My article will help us understand not only which social institutions command people’s loyalty, but how they accomplished this. It is not enough for states to promise to intervene in disputes and coordinate the distribution and production of goods, although this is important. Individualists must also bond emotionally with each other through symbols, songs, initiations, and rituals in support of nationalism. In this effort, the state does not have to reinvent the wheel. There was one social institution which, prior to the emergence of absolutist states that was also trans-local and trans-regional. Interestingly, this institution also required its members to give up their kin, ethnic identity, and regional identity in order to become full members. That institution was religion. 

Civic Religion In The French Revolution

 During the great calling of the Estates-General in 1789, Abbé Sieyès contended that the rights of the nation had been usurped by the nobility. He wanted a “nation-state” to end the aristocratic rule of regional privileges, along with intermediate institutions and corporate bodies that came between the individual and the state. By 1793 the revolution swept away regional bodies, resulting in a centralized regime with no parallel in the history of Western Europe. 

Understood from a secular view, the state was seen as a sole and absolute sovereign, directing and advancing the process of secularization by limiting ecclesiastical power. Religion was totally subordinate to the state. A new national community was to be based on reason and nature without reference to the customs of the past. It did not appeal to ethnic or linguistic commonalities, but to a centralized education. The nation was envisaged politically as calling for unity as well as liberty and equality. The idea of democracy was strong, coming from the working classes. These classes wanted to push for popular sovereignty, not national representation.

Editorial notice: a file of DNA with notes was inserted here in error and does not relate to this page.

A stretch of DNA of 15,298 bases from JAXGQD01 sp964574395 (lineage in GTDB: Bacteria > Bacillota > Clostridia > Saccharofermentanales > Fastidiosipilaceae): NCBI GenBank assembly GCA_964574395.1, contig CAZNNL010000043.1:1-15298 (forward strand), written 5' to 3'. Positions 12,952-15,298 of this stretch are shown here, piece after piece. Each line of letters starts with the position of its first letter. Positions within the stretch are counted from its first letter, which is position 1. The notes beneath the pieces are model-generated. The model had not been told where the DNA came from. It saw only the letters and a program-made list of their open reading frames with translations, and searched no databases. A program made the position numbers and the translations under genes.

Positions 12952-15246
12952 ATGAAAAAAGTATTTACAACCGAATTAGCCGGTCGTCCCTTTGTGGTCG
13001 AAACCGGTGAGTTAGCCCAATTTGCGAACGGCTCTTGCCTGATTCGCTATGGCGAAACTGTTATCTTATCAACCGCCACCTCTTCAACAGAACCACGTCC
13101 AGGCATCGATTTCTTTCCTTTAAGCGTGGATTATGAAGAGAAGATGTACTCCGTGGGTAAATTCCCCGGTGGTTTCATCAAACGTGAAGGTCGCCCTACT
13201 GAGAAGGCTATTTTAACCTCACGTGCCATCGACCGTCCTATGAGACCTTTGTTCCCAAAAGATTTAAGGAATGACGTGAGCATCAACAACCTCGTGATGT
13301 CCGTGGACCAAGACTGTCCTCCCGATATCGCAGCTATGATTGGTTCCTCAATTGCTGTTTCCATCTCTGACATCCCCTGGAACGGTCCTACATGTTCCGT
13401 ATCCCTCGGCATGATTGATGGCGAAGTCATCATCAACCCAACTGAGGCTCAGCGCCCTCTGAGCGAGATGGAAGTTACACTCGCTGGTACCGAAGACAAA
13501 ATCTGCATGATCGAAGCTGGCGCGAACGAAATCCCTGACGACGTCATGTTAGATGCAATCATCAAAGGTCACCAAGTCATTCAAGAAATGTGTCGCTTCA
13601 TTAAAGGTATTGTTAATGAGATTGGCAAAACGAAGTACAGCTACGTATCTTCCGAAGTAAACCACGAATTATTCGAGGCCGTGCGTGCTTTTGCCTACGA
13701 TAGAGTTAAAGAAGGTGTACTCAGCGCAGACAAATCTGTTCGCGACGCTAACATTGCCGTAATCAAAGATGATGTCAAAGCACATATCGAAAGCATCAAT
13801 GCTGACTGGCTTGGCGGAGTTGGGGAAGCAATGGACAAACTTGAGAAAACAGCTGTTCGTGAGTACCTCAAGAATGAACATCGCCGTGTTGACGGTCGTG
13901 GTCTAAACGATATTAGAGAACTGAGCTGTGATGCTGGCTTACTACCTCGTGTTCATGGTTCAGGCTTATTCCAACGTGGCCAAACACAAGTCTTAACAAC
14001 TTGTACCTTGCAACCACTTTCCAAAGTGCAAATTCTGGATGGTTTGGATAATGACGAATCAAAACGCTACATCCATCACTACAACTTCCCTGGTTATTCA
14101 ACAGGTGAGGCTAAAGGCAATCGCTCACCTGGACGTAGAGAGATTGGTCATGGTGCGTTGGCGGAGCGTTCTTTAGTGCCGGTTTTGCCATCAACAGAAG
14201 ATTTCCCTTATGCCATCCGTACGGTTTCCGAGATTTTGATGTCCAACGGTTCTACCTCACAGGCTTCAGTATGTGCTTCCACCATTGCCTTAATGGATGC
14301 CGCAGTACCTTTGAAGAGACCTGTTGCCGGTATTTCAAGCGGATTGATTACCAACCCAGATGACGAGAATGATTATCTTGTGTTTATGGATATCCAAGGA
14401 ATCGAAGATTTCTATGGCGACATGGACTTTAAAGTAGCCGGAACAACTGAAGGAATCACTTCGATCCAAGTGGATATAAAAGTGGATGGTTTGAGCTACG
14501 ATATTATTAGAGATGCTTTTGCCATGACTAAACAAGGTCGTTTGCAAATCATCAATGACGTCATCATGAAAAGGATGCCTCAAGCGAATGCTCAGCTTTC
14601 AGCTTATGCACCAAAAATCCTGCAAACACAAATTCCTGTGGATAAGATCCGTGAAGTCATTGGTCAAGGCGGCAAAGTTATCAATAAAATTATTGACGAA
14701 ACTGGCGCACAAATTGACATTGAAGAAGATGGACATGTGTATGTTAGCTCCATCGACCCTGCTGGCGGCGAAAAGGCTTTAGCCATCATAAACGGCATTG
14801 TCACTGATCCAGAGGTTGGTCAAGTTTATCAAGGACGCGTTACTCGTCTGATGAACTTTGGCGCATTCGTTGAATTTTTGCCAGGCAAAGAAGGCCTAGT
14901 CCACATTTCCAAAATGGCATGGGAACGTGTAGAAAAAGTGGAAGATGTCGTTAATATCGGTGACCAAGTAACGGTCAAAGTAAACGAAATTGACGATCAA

On the surface, French nationalism was secular, political, scientific, and anti-clerical. The beheading of the king during the French Revolution deprived France of its divine protector. This left an increasingly autonomous sphere for humanity to construct an earthlier protector: the nation-state. Reinforced by the horrors of religious wars, patriotism was seen as a counter to religious strife and appealed to an increasing number people, both educated and uneducated. Patriotism was the sacred communion of the people in arms. If the nation simply replaced religion with a more enlightened view, there would be no need for religion’s rituals and techniques. But this was not what happened.